G20 ‘family photo’ underscores key policy differences in new world order
Saturday - 08/07/2017 01:37
IT IS an annual tradition renowned for throwing up spectacularly awkward moments — and this year is no exception.
This time, the “family photo” taken at the beginning of the G20 summit in Hamburg, Germany, has highlighted global divisions on critical issues such as climate change and trade.
The 2017 picture shows German Chancellor Angela Merkel front and centre, as tradition dictates for a host nation. She is flanked by Chinese President Xi Jinping, Russian President Vladimir Putin and Turkish President Recep Tayyip Erdogan on her left.
To her her right side is Argentine President Mauricio Macri, who will host the next summit, South African leader Jacob Zuma, Mexico’s Pena Nieto and Indonesian President Joko Widodo.
US President Donald Trump and French President Emmanuel Macron are at the end, exiled to the fringes by their relative newcomer status.
Placement at summits can be a politicised affair, with critical optics that can boost or diminish a leader’s global standing.
G20 tradition dictates that global leaders who have served the longest in power are closer to the centre of the photo — hence the relatively prominent position of India’s Narendra Modi, Japan’s Shinzo Abe and Australian Prime Minister Malcolm Turnbull.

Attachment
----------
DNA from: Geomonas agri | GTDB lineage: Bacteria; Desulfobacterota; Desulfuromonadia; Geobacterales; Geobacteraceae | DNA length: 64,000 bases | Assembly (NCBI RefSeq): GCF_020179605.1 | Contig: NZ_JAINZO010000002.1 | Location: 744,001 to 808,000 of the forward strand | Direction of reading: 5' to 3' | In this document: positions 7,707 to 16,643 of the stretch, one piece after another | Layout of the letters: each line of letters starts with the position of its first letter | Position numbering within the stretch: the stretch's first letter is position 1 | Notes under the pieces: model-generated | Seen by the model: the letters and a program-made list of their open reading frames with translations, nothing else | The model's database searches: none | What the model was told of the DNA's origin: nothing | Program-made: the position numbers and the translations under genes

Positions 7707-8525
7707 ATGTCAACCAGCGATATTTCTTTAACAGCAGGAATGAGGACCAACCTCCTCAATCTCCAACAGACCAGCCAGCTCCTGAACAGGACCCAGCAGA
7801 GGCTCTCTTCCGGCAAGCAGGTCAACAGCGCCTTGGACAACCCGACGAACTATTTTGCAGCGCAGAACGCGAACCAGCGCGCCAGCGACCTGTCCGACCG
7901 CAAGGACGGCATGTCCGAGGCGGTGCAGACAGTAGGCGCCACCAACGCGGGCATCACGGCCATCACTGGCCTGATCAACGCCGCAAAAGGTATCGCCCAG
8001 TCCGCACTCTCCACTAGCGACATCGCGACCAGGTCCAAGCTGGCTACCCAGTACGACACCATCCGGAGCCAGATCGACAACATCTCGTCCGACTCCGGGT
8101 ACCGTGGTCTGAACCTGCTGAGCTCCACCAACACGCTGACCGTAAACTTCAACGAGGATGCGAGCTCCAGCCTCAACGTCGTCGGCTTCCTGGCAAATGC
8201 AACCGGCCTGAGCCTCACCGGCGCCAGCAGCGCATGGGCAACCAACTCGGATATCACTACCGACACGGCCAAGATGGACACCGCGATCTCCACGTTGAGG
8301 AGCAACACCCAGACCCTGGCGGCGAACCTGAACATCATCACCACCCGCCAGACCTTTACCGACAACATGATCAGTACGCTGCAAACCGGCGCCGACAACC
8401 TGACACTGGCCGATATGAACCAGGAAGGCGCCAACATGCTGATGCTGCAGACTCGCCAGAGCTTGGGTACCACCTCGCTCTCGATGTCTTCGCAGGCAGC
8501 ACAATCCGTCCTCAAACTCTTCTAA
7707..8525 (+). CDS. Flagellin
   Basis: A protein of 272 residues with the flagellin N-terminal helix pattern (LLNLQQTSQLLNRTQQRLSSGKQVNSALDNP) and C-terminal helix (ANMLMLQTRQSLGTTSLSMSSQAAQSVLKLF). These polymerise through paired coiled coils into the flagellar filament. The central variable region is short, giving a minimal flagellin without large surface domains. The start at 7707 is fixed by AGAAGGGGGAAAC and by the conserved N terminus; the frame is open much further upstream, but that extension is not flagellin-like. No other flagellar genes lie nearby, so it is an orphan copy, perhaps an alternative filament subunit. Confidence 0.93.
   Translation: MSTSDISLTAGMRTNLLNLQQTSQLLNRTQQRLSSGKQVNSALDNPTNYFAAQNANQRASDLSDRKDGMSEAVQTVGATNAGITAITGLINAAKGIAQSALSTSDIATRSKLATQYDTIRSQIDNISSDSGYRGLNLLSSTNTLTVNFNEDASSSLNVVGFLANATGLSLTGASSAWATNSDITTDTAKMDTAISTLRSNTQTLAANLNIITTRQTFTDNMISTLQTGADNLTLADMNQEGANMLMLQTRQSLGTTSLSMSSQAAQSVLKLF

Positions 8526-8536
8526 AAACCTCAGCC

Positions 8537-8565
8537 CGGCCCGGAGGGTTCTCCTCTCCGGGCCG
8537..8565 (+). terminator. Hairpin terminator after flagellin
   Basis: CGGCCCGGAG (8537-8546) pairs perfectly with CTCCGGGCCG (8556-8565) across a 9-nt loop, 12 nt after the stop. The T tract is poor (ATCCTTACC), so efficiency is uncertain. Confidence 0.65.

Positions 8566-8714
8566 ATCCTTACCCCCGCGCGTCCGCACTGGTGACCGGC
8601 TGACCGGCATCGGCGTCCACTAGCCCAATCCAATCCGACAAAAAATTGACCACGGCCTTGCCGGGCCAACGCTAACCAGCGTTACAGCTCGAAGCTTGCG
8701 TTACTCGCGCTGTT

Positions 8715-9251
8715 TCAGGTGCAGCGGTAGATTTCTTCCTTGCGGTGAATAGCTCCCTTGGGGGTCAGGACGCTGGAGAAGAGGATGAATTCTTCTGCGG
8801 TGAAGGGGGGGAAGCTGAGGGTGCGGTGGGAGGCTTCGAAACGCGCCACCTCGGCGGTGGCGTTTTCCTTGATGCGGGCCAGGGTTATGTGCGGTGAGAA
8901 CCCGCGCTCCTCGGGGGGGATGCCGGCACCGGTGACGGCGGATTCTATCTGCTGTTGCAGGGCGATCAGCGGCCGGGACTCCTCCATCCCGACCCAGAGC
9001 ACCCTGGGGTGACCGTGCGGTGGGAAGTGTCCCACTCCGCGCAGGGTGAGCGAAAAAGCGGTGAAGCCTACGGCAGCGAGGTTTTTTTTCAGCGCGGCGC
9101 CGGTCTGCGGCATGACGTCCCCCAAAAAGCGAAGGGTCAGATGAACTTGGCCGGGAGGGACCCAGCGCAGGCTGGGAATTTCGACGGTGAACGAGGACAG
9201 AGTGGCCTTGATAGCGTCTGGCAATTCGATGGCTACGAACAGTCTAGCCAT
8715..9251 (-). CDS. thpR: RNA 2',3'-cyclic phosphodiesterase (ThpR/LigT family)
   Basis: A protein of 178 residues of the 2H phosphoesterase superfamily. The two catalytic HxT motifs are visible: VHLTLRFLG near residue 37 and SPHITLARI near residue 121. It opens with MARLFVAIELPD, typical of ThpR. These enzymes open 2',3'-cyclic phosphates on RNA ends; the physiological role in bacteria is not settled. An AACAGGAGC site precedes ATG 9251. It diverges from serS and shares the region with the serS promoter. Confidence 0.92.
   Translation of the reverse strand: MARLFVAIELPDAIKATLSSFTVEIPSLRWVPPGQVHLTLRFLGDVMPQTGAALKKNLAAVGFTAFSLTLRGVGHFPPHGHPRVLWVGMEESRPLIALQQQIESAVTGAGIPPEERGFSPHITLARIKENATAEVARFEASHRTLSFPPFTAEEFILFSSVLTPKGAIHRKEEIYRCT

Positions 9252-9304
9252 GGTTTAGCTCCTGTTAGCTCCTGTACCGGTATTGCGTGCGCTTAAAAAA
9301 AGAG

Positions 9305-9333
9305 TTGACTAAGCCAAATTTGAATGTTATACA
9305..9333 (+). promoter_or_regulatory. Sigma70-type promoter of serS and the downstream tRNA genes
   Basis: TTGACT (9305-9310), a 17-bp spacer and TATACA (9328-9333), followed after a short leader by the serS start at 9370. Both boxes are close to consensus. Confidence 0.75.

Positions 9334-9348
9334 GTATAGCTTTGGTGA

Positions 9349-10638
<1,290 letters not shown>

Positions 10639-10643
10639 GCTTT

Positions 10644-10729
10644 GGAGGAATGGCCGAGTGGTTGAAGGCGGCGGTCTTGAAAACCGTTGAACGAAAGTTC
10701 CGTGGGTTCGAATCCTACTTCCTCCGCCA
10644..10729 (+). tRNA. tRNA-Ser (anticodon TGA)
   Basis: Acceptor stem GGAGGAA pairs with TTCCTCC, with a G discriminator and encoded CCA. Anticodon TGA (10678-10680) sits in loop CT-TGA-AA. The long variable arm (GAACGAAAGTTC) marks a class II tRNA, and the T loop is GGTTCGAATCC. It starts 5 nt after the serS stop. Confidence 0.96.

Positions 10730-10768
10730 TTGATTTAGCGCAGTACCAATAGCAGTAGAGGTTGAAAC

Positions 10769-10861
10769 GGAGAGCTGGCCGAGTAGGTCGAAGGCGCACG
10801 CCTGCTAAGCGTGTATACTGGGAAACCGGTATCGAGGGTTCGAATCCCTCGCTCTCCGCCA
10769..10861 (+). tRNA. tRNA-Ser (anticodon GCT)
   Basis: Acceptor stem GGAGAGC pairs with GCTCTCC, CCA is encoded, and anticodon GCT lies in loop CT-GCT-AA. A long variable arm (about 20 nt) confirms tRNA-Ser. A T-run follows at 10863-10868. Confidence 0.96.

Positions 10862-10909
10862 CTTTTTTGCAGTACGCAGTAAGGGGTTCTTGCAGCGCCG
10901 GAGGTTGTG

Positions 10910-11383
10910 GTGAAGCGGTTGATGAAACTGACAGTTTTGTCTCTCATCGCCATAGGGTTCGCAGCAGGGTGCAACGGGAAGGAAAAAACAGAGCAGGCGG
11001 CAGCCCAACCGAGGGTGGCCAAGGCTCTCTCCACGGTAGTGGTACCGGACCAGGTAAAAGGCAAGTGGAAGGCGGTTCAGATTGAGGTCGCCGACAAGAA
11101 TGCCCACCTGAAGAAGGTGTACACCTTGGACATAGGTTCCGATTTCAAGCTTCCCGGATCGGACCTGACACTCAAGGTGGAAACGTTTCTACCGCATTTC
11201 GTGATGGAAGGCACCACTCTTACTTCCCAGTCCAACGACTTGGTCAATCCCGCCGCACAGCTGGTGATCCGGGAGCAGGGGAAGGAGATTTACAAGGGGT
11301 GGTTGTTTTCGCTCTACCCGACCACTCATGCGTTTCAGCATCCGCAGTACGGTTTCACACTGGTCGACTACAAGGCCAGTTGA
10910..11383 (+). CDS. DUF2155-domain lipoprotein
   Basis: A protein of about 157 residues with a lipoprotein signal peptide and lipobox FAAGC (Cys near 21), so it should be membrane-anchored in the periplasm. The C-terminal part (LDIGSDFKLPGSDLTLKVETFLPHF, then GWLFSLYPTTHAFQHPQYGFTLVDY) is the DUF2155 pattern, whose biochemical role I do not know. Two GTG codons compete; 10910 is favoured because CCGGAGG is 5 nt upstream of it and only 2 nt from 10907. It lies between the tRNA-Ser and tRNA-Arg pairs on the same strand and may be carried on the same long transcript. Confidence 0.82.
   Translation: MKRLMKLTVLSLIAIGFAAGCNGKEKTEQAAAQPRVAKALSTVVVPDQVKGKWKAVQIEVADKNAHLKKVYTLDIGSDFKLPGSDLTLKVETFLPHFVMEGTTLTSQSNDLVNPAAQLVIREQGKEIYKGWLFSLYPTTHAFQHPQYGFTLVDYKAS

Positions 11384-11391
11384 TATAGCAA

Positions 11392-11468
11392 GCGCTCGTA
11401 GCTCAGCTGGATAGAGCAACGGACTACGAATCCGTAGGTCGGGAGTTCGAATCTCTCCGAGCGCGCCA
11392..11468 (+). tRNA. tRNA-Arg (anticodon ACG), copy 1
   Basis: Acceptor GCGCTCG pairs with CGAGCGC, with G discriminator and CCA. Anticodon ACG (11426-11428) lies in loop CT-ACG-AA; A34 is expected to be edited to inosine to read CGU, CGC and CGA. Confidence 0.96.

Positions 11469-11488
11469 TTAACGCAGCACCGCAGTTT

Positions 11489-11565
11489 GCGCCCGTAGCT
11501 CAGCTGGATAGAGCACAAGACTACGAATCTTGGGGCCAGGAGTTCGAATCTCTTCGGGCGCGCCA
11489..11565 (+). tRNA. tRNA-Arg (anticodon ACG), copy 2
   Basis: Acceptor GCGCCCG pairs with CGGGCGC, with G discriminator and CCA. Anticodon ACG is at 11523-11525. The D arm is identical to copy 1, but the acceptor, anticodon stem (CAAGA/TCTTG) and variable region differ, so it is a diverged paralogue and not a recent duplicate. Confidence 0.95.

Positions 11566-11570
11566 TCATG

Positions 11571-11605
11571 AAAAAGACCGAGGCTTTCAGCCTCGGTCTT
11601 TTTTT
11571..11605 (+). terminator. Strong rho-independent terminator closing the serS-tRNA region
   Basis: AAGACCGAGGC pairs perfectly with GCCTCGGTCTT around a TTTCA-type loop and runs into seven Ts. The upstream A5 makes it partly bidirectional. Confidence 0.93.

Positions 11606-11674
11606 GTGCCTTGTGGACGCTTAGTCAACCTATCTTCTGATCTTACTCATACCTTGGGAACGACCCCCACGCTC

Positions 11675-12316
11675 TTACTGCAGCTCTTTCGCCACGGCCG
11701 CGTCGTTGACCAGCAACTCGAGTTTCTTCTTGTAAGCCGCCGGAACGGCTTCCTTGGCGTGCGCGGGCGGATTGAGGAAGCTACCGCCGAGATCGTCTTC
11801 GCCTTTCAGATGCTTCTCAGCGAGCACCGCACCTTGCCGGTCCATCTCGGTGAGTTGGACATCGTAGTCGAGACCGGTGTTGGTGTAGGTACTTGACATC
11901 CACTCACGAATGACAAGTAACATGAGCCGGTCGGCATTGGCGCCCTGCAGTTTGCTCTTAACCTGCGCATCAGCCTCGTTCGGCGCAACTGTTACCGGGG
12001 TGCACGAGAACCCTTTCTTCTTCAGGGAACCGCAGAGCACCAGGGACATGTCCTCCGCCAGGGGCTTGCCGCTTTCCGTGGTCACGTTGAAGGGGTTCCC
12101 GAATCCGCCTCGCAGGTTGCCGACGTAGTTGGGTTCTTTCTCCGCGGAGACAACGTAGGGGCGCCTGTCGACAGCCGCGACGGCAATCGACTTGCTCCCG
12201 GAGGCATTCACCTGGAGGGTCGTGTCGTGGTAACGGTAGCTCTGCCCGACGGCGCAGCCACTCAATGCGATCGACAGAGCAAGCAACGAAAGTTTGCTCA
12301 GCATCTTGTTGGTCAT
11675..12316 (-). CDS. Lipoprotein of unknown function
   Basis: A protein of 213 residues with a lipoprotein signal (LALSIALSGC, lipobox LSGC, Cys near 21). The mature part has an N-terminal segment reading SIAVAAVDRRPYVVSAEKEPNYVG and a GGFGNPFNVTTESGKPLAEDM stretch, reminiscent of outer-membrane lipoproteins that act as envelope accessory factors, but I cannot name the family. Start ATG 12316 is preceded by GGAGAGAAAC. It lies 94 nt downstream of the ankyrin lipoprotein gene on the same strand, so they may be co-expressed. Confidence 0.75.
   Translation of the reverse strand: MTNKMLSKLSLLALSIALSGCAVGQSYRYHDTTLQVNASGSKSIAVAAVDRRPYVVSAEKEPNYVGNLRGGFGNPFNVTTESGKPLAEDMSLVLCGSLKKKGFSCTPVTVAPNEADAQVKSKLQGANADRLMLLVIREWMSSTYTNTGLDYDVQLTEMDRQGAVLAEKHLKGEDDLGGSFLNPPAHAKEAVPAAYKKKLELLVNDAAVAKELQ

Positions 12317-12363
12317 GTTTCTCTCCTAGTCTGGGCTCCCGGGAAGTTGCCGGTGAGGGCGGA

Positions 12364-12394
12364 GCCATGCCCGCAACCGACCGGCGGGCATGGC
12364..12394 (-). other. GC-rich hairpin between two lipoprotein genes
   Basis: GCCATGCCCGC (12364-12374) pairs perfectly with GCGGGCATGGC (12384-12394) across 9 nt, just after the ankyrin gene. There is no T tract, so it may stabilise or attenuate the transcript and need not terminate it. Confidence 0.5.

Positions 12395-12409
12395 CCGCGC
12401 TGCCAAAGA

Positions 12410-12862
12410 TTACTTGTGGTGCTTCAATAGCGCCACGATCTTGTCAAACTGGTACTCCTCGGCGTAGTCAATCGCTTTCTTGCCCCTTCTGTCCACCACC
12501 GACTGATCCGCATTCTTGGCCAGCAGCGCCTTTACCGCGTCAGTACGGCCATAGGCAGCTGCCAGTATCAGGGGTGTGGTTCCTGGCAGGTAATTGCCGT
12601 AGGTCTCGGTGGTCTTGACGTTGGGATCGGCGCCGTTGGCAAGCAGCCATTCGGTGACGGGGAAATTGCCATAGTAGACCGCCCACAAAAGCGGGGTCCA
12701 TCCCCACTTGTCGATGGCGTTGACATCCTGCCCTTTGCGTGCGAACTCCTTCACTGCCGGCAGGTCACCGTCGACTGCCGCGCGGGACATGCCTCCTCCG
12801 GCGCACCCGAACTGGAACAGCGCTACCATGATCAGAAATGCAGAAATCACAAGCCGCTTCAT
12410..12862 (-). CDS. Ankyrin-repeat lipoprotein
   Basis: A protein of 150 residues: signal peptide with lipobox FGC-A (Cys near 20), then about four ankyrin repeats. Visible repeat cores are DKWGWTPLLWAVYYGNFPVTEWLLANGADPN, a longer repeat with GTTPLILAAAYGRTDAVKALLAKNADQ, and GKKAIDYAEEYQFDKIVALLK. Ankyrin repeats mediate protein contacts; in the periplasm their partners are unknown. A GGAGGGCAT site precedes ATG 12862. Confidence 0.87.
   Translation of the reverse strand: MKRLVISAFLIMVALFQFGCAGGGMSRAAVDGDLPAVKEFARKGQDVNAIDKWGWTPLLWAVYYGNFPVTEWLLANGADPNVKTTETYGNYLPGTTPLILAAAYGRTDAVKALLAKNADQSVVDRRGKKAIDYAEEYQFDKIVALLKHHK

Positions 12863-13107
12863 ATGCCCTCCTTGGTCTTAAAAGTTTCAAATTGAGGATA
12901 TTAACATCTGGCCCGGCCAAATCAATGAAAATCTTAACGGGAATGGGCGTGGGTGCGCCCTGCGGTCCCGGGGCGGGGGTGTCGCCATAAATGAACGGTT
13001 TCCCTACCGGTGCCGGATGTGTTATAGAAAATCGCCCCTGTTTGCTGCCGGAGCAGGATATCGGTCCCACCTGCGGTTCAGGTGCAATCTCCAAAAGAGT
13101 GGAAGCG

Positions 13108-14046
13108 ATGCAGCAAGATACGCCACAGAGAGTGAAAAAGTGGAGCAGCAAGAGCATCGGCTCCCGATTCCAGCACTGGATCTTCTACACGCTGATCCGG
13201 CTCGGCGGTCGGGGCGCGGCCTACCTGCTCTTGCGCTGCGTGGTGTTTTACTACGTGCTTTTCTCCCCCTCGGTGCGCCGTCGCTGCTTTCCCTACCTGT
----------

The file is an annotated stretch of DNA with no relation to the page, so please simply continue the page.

Meanwhile, those newer to the job tend to take positions on the outer reaches, as seen with Mr Trump and Mr Macron, who are both newly elected.
But while the placement might be a matter of protocol rather than political pointscoring, it underscores critical ructions in international affairs that have begun to develop under Mr Trump’s approach to trade and the environment.
Since taking office in January, Mr Trump has pulled the US out of the Paris climate change agreement and championed an “America first” economic approach, blasting Germany and China for taking advantage of the US.
A draft statement from the agreement shows the G20 leaders have isolated Trump on climate change by backing the agreement.
On Friday she said: “it will be very interesting to see how we formulate the communique tomorrow and make clear that, of course, there are different opinions in this area because the United States of America regrettably ... wants to withdraw from the Paris accord.”
Opening the summit on Friday, Ms Merkel said the countries would aim to work together “without giving up our principles”.
“We can very clearly say ‘we differ’,” she said. But she added that “solutions can only be found if we are ready to compromise”.
A joint statement from the leaders of Brazil, Russia, India and China also for the Paris climate agreement to be implemented, despite Mr Trump’s decision to pull out.
“The Paris agreement on climate change is an important consensus that doesn’t come easily and must not be given up easily,” Mr Xi.
British Prime Minister Theresa May said G20 leaders are urging Mr Trump to reconsider his decision.
“We are not renegotiating the Paris agreement, that stays, but I want to see the US looking for ways to rejoin it,” she said.
Ms Merkel is also under internal pressure at the summit. She faces an election in September and has to ensure the summit is a success in bringing together vastly different political leaders against a backdrop of major security concerns.